Good pond preparation is the ground zero of aquaculture pond success
Author by: Grin Swangdacharuk, Product Manager and Harikumar S, Senior Research Associate II, Kemin AquaScience™ Kemin AquaScience™
*Prozyta™ Aqua is available as BactoGEST™ in Bangladesh and India.
Fundamental to success of an aquaculture pond is pond soil preparation, as soil is the most effective and economic source of nutrient in aquatic ecosystem. However, after several years of culture, waste and sludge accumulate into soil particles more and more. This waste is preventing nutrient availability from pond bottom soil. To enhance availability of nutrients from soil and change from waste to valuable resources, “Good pond preparation is the ground zero of aquaculture pond success”.
Remaining waste in soil particles consists of organic matter from uneaten feed, fecal matter from fish or shrimp and settling of phytoplankton and suspended microorganisms. Oxidative degradation by natural microflora is playing the most important role in the removal of this waste out of aquaculture pond. With the right conditions, there develops a natural microbial population that can degrade this organic waste. The most important parameters to consider in order to enhance natural microbial degradation are pH, moisture and oxygen.
Moisture and air will support oxidation of organic matter in soil particles. The optimum moisture content in soil particles should range between 10–20% (Figure 1).
If the soil is too dry or wet, it will decrease the respiration rate of soil particles, which would result in poor waste degradation rate. Farmers usually dry the pond too fast on the surface, while the layer underneath remains too moist. This results in the remaining of organic waste from previous cycle having carried over to the next crop. (Figure 2).
The next important parameter is soil pH. Most soil microorganisms prefer neutral pH. At pH between 7–8, soil phosphorous is present in maximum availability. At this pH, soil bacteria also function at optimal performance. It is recommended to add agriculture lime at the rates given in Table 1.
Usually after lime is applied, farmers till their pond bottom to ensure lime and oxygen are mixing well with soil particles. This results in maximizing soil respiration and improving oxidative degradation of organic waste in soil particles. (Figure 3) This practice is applied to enhance soil quality not only for aquaculture, but also for agriculture.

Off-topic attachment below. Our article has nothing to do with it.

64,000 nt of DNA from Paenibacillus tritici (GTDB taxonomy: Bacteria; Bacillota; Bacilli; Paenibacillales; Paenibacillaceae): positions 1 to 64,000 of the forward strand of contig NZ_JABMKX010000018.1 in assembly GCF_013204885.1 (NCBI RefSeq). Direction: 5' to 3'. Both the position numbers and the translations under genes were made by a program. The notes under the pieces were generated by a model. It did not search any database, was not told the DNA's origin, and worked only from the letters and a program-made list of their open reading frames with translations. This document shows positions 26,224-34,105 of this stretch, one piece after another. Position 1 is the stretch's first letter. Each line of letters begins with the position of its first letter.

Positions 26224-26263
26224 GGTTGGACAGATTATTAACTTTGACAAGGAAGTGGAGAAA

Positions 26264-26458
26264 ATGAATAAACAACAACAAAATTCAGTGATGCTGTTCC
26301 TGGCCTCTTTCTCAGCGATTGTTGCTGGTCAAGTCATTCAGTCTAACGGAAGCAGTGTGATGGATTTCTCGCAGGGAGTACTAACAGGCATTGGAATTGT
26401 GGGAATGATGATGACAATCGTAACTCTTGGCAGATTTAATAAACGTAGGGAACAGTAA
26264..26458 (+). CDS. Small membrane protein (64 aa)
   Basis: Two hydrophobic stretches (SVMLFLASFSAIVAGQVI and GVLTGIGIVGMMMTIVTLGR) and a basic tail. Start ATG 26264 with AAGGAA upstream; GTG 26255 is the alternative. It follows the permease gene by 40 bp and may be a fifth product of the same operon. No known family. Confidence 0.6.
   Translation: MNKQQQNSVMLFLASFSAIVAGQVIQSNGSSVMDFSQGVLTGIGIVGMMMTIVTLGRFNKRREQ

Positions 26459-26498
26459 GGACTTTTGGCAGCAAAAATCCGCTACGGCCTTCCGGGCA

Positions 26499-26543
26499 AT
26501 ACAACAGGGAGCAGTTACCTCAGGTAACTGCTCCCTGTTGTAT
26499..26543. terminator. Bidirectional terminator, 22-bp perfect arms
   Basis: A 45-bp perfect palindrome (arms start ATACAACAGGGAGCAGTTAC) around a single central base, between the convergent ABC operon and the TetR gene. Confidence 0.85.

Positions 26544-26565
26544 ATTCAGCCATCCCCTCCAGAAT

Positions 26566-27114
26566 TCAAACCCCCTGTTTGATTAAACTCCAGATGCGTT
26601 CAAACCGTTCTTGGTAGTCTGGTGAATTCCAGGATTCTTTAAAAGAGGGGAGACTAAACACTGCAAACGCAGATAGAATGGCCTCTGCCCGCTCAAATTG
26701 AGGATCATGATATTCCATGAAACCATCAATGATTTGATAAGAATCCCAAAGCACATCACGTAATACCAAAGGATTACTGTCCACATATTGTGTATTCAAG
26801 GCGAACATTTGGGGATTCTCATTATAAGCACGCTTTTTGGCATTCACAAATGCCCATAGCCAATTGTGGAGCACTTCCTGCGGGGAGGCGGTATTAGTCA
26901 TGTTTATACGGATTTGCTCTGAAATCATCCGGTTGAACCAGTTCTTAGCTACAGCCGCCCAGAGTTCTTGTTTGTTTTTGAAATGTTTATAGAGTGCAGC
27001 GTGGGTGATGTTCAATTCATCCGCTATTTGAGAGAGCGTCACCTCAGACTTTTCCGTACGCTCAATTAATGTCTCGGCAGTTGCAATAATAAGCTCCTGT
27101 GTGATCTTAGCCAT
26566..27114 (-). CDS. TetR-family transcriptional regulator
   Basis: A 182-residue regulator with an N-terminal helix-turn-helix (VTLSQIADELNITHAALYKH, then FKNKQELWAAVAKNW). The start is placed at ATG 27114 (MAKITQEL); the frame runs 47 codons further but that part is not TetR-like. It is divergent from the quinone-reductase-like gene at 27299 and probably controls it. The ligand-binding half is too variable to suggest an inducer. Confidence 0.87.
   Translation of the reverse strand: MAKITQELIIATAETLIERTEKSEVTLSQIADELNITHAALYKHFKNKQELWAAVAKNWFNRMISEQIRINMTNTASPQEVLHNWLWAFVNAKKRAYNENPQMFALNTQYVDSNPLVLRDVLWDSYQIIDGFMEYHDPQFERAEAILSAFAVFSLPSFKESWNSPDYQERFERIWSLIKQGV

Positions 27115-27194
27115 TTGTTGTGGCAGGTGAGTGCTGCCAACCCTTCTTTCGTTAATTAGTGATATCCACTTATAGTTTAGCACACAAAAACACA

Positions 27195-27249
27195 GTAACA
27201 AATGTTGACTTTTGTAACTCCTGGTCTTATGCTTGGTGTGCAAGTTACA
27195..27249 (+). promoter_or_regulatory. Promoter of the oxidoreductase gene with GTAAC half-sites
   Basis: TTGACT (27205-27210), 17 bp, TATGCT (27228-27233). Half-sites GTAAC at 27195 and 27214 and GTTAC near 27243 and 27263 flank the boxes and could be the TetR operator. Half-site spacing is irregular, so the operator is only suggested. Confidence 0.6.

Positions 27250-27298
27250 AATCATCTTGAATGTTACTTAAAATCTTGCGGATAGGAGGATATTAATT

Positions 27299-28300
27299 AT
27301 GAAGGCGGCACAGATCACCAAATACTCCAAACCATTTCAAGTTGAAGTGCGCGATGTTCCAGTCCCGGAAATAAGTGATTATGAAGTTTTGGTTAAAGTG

After tilling and liming of pond bottom soil, many aquaculture farmers are applying beneficial probiotics into their pond bottom for enriching their microbial population. There are many probiotic products which have the potential to digest and degrade sludge . Kemin AquaScience provides our valued shrimp farmer with Prozyta Aqua, our well selected strains of probiotics which is highly effective on to degrade the pond organic matter
Prozyta Aqua consists of a cocktail beneficial microorganisms for degradation of sludge and competitive exclusion of Vibrio spp. in sludge and pond bottom soil. The microbial strains in Prozyta Aqua were selected for sludge degrading efficacy. By using carbon sourced from sludge, the beneficial microbes from Prozyta Aqua can multiply up to 5.2 times logarithmically in 24 hours, a significant increase from control condition (Figure 4).
Prozyta Aqua is applied at rate of 1 kg per ha. Prozyta Aqua is mixed well with sufficient water and sprayed over the surface area of the pond during pond preparation period. This can result in enhanced soil microbial population,and better soil quality,less waste remaining from previous cycle and improved pond conditions from the beginning of culture cycle.
Prozyta™ Aqua-Potent Probiotic Strains with Unique Cellulolytic Enzymes for Water and Soil
To learn more about Prozyta™ Aqua: www.kemin.com/in/en/products/prozyta
Brune, D., C. Tucker, M. Massingill and J. A. Chappell. 2012. Chapter 13: Partitioned Aquaculture Systems. Aquaculture Production Systems. Page: 308 - 342
Boyd, C. E. and T. Thunjai. 2002. Aquaculture Pond Bottom Soil Quality Management. Pond Dynamic/ Aquaculture Collaborative Research Support Program. Oregon University, Corvallis, Oregon, USA. 46 Pages
Boyd, C.E. and S. Pipoppinyo. 1994. Factors affecting respiration in dry pond bottom soils. Aquaculture, 120: 283 – 293
Kemin Internal document : SD-20-22454